We often find ourselves a little more thankful this time of year as we pause to reflect on what is truly important in our lives. I, for one, count my blessings a little harder, a little more intensely, and a bit more often as the Christmas Season brings all of the joys of faith, family, and friends together. Traditions are carried out, memories are celebrated, while new ones are created. Faith and its role in my Christmas, along with spending quality time with family, is what the the pinnacle of what the season brings for me.
However, spending quality time with the dawn as it breaks over decoys, North winds toying with steely gray skies, or feathers ripping and tearing against cold December air, materializing out of clear and endless bright blue skies… These, too, are traditions that beckon this wildfowler, that accompany the Holidays for me.Yes, among those many blessings to be accounted for at Christmas, I find my ability to observe and participate in the unveiling of a new day afield, to play my role in the mysterious gift of migration, to be among those most cherished. And so, as such traditions dictate, I began each day of my Christmas Holiday with time afield. The first of my four-day run would find me out on the Missouri side with some folks I am fairly new to hunting with, but have found make excellent company in a blind. A friend of a friend situation, involving an incredible piece of land situated directly across the street from Swan Lake in Sumner, MO, the “Goose Capital of the World” being the claim to fame. As if that is not enough of a draw, the owner has been shooting limits of green here – AND it is within a mile or so of Habitat Flats – arguably one of the finest and most respected waterfowl outfitters out there. To further sweeten the pot, the day before brought us a significant snow storm, coming from the upper Midwest driving more birds our way. The stage was surely set for limits all around, a sure thing, a can’t miss. All we had to do was show up. Right? Well, as was somewhat expected, a bit of ice greeted our sure-to-be-epic morning. In fact, we battled a bit of it on the roads as we trekked through what seemed to be several hours of back roads counting cars in ditches from the previous days conditions to remind us that getting there in one piece should take priority over a rush to make first light. About a thermos of coffee later, we found ourselves deploying the always-formidable tag-team-duo of ice-eater/generator to create a hole worthy of our fine feathered friends – where only a day prior mallards surely loafed… Unfortunately, the real excitement of the hunt ended there. The ice had either moved birds out of the area, or, more likely, the weather had the birds holding off until late in the day to start moving about in search of groceries. We saw very little in the way of birds, and what did work the area was high and distant. Aside from a trio of gadwall that buzzed in and caught us unprepared, this was about as close as I would get to a bird on this day. The long drive home was what made this day most memorable. Meeting new friends, listening to stories from “Ed” that reminded me a LOT of my grandfather and father, and laughing as we explored what was all new country for me really made for its own unique experience. The next day would surely make up for that. Two “gimmes” in a row, not bad! While I played across the state line, the Kansas crew was busy scouting and working the Kansas River. Mallards, by the swarm, were using an open area that was accessible – if you didn’t mind a bit of a walk. Another early start, and this one without the aid of a four-wheeler pulling a sled was tempered by my hunger for some action after the previous day’s “skunk” – and so the workout began. By my estimates, we walked a mile each way. Give or take what you will, it was one of those walks that required numerous stops and a strip down to remove layers once there. When you are working with temps in the teens and low twenties, that is saying something. Decoys were deployed, and we had an excellent vantage point, as we set up on the top of the bank, putting our shots level or above birds, making for a unique and interesting perspective. Bald Eagles punctuated the morning – as they often do on the river – as we were able to work a few groups in to finish. But they simply were not there in the numbers seen on the previous day, and the wind made it tough for what we did see to get in just right. And with the hard freeze-up of the previous two days, our battle to keep the ice chunks from taking our decoys down the river was not one that we were going to win easily. Not a skunk, with a half dozen mallards or so, but certainly a bit slower than we had anticipated, and not indicative of the scouting report. A nice morning out on the river, but the hot shower and nap felt extra nice after this one. Day three would be a bit of a write-off; not meant to be a “serious” hunt, but more of a work day to open up a hole on my pond so that we could hunt it hard the morning of Christmas Eve. We did set a few decoys out, and even had a pair of geese finish while we were working on the generator/ice eater. Of course, our guns were nowhere near us at this point. Work was done, a nice hole was created, and plans were laid for the next morning.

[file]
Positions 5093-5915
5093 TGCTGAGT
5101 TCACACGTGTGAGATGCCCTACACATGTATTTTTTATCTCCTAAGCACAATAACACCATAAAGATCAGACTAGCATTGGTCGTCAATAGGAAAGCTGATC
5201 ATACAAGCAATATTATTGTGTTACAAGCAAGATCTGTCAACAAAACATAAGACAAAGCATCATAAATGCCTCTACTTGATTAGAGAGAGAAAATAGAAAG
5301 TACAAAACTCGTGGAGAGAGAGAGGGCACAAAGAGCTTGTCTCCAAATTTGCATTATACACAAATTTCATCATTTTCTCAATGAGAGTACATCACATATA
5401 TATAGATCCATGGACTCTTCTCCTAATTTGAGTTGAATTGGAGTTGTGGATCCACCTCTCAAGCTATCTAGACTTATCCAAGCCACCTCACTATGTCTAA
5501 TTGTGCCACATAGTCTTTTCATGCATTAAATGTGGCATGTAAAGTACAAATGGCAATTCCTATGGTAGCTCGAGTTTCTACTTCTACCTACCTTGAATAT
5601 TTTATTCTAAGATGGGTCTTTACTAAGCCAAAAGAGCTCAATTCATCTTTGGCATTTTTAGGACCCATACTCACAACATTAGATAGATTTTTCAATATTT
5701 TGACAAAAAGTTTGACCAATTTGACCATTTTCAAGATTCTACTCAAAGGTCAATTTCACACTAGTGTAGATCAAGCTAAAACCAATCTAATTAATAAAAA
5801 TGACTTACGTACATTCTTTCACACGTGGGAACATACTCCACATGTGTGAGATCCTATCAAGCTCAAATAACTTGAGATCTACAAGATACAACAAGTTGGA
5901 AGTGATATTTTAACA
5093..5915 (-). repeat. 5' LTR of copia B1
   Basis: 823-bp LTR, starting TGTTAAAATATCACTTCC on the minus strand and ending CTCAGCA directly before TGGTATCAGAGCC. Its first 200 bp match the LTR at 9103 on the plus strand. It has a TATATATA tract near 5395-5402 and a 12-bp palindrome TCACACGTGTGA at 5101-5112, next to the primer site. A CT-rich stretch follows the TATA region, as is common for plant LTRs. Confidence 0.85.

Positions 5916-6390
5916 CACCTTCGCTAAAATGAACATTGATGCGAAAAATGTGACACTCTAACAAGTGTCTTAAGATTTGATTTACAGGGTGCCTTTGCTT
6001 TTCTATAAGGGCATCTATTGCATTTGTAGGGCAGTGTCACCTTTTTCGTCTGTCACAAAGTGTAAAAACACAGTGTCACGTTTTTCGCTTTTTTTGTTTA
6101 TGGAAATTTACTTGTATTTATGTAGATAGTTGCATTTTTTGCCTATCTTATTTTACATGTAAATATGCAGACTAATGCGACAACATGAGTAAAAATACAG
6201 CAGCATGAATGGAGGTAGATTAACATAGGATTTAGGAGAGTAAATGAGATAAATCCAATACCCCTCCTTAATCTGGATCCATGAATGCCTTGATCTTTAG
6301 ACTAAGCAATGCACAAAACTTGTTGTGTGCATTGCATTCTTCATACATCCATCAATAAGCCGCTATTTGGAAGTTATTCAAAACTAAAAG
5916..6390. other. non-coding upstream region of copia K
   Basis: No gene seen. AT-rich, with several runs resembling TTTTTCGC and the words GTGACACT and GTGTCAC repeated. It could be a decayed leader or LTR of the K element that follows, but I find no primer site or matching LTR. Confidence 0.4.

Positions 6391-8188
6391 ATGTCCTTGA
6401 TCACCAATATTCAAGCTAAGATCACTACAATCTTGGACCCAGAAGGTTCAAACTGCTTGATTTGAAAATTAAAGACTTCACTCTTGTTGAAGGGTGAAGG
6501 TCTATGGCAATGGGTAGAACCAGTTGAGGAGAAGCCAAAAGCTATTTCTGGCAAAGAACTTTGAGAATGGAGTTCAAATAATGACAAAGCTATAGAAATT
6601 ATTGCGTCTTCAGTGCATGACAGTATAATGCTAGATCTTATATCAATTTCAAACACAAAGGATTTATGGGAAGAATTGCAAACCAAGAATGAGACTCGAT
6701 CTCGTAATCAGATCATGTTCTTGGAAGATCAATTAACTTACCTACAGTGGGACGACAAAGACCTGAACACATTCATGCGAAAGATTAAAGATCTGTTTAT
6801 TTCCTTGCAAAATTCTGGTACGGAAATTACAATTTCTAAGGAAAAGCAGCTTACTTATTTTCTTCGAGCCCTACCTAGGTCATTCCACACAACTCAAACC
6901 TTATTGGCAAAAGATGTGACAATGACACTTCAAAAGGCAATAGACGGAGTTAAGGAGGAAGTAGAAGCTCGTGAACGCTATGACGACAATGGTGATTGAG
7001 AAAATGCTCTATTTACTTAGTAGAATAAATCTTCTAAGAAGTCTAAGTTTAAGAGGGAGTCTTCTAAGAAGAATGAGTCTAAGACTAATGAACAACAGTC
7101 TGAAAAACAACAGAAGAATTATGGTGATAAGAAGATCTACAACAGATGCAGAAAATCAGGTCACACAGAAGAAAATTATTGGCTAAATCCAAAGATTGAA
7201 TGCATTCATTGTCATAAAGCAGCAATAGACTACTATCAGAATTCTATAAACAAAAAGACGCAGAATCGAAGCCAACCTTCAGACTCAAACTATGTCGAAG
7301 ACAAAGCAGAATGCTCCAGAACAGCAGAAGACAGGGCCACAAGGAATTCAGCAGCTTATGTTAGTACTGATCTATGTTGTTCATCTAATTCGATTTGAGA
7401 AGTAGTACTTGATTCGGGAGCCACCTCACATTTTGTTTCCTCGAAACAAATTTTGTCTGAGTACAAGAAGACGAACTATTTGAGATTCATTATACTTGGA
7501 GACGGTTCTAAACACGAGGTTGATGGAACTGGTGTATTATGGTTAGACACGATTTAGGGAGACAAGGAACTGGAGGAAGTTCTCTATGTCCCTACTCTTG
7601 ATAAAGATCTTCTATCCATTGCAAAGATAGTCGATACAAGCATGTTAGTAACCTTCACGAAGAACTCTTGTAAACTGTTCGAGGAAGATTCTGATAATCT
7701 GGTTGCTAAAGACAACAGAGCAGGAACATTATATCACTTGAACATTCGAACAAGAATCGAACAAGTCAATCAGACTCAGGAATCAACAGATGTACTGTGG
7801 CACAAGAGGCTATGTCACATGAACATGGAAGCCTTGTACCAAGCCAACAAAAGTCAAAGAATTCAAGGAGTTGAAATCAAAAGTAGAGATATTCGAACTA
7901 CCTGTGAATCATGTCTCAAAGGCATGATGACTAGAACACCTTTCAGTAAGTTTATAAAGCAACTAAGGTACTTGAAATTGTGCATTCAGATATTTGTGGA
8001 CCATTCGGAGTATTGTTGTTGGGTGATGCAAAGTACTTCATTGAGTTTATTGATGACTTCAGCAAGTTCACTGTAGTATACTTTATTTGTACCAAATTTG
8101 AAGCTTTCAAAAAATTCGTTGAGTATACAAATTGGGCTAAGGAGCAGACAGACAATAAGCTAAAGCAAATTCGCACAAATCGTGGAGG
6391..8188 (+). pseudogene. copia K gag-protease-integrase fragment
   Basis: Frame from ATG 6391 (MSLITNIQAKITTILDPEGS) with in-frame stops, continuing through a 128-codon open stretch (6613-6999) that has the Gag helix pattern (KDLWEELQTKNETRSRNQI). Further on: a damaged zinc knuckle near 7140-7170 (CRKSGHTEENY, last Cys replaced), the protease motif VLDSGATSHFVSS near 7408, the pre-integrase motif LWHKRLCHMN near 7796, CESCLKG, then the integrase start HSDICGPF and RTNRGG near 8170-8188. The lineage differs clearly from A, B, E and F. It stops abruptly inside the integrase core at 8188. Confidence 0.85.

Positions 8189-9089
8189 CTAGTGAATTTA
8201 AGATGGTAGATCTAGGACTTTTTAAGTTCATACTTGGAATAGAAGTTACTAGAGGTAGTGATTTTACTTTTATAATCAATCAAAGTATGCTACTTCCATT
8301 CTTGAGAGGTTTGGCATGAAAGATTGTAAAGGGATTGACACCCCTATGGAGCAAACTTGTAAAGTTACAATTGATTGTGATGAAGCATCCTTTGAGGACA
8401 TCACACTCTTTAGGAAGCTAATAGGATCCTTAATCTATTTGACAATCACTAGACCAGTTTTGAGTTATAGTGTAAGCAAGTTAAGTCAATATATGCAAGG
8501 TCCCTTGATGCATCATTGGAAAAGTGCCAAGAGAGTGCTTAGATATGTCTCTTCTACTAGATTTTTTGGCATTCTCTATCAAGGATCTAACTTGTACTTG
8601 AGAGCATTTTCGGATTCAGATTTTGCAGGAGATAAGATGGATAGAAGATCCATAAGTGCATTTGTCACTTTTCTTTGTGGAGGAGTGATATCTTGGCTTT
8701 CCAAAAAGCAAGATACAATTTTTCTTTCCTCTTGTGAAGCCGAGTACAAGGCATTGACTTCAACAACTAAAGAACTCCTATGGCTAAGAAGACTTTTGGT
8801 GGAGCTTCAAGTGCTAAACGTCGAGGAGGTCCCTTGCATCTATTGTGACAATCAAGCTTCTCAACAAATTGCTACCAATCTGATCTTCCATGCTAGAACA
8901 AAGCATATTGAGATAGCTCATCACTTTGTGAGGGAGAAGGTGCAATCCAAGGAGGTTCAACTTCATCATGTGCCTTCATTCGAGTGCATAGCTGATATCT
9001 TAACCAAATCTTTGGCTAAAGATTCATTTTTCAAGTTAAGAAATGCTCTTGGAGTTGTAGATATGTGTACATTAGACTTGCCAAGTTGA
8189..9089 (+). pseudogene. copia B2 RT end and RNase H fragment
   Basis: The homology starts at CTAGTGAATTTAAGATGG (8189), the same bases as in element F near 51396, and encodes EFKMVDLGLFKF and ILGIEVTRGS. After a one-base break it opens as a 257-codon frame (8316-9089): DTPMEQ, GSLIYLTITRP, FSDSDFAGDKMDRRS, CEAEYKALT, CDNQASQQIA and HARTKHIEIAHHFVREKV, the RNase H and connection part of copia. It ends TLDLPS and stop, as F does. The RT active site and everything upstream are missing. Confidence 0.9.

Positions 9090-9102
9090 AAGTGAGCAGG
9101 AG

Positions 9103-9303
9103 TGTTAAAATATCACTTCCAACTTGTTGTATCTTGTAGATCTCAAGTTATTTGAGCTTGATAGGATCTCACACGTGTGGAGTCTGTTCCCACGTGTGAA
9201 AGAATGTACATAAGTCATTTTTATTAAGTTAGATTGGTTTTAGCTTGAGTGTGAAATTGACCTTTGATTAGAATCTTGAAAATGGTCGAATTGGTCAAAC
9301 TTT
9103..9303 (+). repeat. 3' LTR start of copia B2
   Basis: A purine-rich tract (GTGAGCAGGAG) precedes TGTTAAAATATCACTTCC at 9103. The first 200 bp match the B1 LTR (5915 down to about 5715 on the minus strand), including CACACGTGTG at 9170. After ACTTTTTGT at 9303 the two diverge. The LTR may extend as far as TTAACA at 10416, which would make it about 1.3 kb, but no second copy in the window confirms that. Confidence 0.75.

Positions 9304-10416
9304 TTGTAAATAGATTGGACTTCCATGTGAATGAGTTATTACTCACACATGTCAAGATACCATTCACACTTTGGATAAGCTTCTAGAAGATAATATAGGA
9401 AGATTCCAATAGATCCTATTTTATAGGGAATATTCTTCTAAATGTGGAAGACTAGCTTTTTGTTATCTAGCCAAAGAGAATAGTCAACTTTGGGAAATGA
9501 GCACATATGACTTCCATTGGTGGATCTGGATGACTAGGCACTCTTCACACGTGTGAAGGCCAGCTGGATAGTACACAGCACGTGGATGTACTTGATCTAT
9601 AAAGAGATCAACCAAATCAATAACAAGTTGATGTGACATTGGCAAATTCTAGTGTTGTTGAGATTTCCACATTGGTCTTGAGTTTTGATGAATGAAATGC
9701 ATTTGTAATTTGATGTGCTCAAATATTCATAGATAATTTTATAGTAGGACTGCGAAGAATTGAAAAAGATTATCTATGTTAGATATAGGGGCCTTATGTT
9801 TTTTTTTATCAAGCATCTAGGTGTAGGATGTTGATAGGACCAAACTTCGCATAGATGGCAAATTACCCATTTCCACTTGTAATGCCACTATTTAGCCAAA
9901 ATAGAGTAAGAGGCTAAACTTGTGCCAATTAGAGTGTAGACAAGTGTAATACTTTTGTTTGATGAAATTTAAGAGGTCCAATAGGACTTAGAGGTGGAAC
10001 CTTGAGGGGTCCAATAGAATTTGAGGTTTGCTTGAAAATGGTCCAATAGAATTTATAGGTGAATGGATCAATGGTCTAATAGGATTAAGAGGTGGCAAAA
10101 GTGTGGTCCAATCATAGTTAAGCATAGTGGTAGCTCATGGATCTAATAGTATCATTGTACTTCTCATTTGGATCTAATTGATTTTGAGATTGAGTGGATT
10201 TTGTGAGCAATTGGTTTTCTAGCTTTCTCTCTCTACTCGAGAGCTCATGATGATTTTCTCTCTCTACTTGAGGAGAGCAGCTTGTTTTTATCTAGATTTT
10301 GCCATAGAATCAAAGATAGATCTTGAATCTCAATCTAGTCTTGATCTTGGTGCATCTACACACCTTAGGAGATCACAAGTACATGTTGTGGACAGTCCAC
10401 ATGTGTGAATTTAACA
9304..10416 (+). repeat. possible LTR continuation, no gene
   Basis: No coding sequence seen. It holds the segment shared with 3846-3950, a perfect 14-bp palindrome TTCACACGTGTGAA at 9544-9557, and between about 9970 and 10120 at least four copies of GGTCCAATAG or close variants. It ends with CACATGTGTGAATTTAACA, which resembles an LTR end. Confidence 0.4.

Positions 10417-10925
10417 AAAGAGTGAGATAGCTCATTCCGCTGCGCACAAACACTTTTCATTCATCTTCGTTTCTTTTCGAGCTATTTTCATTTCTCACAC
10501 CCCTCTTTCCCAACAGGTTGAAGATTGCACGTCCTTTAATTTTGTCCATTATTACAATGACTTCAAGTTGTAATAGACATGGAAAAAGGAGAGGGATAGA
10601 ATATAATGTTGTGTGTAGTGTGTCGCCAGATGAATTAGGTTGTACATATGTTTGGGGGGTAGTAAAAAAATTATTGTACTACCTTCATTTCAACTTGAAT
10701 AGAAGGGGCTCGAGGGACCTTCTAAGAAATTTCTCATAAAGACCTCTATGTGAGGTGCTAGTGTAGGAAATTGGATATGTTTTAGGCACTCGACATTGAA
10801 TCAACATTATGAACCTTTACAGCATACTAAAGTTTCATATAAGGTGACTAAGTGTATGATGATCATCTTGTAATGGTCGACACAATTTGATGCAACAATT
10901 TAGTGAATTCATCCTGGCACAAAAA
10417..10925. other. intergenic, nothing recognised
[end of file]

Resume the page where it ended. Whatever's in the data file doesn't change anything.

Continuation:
Christmas Eve would give us the action we looked for all weekend. We watched a couple different mobs of 50 or so mourning dove work the rocky bank between our layout blinds and the ice. Of course, I’ve never seen them here in such numbers during their season. Strange. They should have left Dodge by now. When we could see through the cloud of dove, we were able to have an excellent shoot. My old friend, Mr. Gadwall, was there to ensure that my weekend harvest would be a fruitful one. We watched an icey pup work her tail off while we added a few mallards – always a nice bonus on the ponds – and a few geese that finished perfectly, and nearly pulled limits as we closed our long weekend of hunting and looked forward to celebrating Christmas.
Good fortune has, indeed, smiled upon me, In having a wife supportive of, and encouraging my need to be a part of what the cold, bitter morning of late season has to offer the wildfowler. And for having friends that are more like family, eager and appreciative as I of these things we cherish as tradition. Or in simply having had a father to instill such passions in me from the very beginning of it all.
All of these are thoughts that occupy the mind of this fellow as The Christmas Season, and all that it inspires in us and our lives, intermingles with the passions of a wildfowler, reminding me that I am among those most blessed for so many reasons.
More photos from this weekend can be found HERE at BentonBoyd.com